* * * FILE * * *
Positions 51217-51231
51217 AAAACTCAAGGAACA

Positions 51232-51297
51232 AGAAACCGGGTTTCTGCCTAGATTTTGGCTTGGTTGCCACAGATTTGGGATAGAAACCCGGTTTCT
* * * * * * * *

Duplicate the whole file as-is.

Positions 51217-51231
51217 AAAACTCAAGGAACA

Positions 51232-51297
51232 AGAAACCGGGTTTCTGCCTAGATTTTGGCTTGGTTGCCACAGATTTGGGATAGAAACCCGGTTTCT